This guide aims to provide product design teams at Dell with a single set of standards and best practices for user interface content. Reference the content writing rules in this guide as you build experiences for our customers and internal users.
This guide may not include rules that are relevant for marketers, technical writers and people working outside realm of the Dell Design System.
Use plain language: When you design with plain language, you allow the broadest range of users to understand and use our products easily.
Passive voice can confuse readers at all reading and neurological levels. Use active voice whenever possible, and use passive voice sparingly.
What is active voice: When you write content in the active voice, a subject (who or what) performs the action of the verb.
What is passive voice: When you write content in the passive voice, you are stating that an object receives the action, but the subject is never explicitly stated.
Tip: Ask yourself who or what is receiving the action. Begin the sentence with that subject:
When to use passive voice: You can use passive voice when you don’t know the performer of the action, you don’t want to reveal the performer of the action, or you want to emphasize the receiver of the action. You should also use passive voice as necessary to avoid unsupported product claims.
Calls-to-action: Call-to-action (CTA) labels provide clear, logical paths to actions that people visiting our website intend to take. A CTA can navigate the user somewhere else or complete a task for them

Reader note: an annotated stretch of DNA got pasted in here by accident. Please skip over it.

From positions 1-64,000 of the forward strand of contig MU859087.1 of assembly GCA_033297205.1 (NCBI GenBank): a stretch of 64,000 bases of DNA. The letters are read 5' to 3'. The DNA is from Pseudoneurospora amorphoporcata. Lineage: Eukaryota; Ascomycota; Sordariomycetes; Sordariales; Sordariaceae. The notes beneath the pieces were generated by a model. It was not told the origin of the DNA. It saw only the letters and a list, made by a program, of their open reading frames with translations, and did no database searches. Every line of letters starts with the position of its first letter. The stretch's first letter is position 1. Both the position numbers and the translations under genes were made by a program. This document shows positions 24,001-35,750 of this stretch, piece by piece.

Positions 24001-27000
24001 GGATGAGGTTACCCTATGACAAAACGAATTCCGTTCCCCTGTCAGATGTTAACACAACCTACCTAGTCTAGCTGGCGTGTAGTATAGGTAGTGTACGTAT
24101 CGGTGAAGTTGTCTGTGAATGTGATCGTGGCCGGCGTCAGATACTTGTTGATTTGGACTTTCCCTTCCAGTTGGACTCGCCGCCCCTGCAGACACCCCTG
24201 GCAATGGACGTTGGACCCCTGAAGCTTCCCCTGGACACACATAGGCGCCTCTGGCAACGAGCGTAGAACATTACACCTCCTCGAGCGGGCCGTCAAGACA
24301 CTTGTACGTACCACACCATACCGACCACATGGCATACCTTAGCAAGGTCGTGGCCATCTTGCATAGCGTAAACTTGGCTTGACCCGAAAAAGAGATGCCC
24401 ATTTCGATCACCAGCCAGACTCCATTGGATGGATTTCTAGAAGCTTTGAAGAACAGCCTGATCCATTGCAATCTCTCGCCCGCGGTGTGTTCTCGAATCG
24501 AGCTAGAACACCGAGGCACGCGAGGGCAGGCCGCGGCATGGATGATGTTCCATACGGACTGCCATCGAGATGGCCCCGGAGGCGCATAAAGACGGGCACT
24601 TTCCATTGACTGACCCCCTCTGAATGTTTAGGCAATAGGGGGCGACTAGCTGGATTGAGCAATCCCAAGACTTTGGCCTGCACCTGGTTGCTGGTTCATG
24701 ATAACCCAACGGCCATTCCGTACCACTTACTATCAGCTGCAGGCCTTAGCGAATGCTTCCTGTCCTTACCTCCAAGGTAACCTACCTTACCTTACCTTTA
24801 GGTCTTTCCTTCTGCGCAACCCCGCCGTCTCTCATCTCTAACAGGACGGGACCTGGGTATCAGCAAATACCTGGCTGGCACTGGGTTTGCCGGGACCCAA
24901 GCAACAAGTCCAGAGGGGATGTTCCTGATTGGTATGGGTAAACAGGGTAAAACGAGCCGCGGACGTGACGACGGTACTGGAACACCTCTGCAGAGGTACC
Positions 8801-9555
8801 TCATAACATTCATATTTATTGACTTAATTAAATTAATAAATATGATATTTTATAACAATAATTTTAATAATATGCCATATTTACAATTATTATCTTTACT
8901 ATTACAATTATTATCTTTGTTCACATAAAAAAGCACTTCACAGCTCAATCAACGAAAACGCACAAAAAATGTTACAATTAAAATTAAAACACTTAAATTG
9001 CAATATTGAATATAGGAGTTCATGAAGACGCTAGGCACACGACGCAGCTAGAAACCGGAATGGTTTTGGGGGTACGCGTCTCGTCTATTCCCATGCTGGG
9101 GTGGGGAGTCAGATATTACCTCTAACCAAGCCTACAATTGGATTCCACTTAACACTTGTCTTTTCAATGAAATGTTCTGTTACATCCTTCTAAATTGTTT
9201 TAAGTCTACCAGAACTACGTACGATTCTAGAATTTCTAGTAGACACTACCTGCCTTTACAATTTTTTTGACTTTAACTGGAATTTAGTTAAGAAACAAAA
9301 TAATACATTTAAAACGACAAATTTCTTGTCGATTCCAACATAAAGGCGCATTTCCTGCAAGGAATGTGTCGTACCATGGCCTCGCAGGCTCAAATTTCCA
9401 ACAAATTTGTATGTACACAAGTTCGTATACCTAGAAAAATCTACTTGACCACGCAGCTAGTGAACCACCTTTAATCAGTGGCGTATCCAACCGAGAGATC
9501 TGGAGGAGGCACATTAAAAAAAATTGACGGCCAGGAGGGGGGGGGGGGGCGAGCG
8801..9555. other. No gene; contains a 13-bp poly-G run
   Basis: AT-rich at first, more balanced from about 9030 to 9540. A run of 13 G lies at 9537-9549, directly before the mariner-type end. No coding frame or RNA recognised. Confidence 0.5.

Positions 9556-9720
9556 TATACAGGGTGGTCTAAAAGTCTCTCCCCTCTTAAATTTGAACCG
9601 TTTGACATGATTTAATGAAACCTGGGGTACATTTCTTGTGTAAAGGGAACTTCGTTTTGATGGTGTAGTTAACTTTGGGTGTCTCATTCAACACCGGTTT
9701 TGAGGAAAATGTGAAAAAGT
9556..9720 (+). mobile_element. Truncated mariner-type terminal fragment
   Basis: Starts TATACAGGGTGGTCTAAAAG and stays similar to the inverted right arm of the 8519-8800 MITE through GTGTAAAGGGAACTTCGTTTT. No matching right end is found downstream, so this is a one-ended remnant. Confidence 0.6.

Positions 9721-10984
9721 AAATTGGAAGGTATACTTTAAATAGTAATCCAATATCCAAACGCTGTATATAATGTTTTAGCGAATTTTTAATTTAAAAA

Inline text links are hyperlinked text within another sentence or following a sentence of paragraph copy. Only use inline text links to provide navigation pathways for users.
Types of capitalization: There are three primary forms of capitalization: Sentence case, title case, and all caps.
Usage: Use sentence case for most content, including all headlines (except for h1), component labels, banner content and paragraph copy, except when that copy includes a proper noun or brand name.
What is sentence case?
Usage: Only use title case for page titles (h1), call-to-action (CTA) labels, navigation labels, brand names and proper nouns.
What is title case?
What is all caps? All caps refers to the practice of capitalizing every letter of a word in a single word or group of words.
Usage: Do not use all caps, except when using acronyms and initialisms, both of which should be used rarely.
For UI styling, see the notifications component page.
There are four overarching rules for writing an error alert message:
Usage: Titles are optional for error and alert messages that use our yellow alert UI component. In some cases, a title may help draw attention to the message. In cases of very short errors and alerts, a title may be redundant. Don't use titles for field validation errors.
Usage: All notifications, alerts, and errors should contain body copy.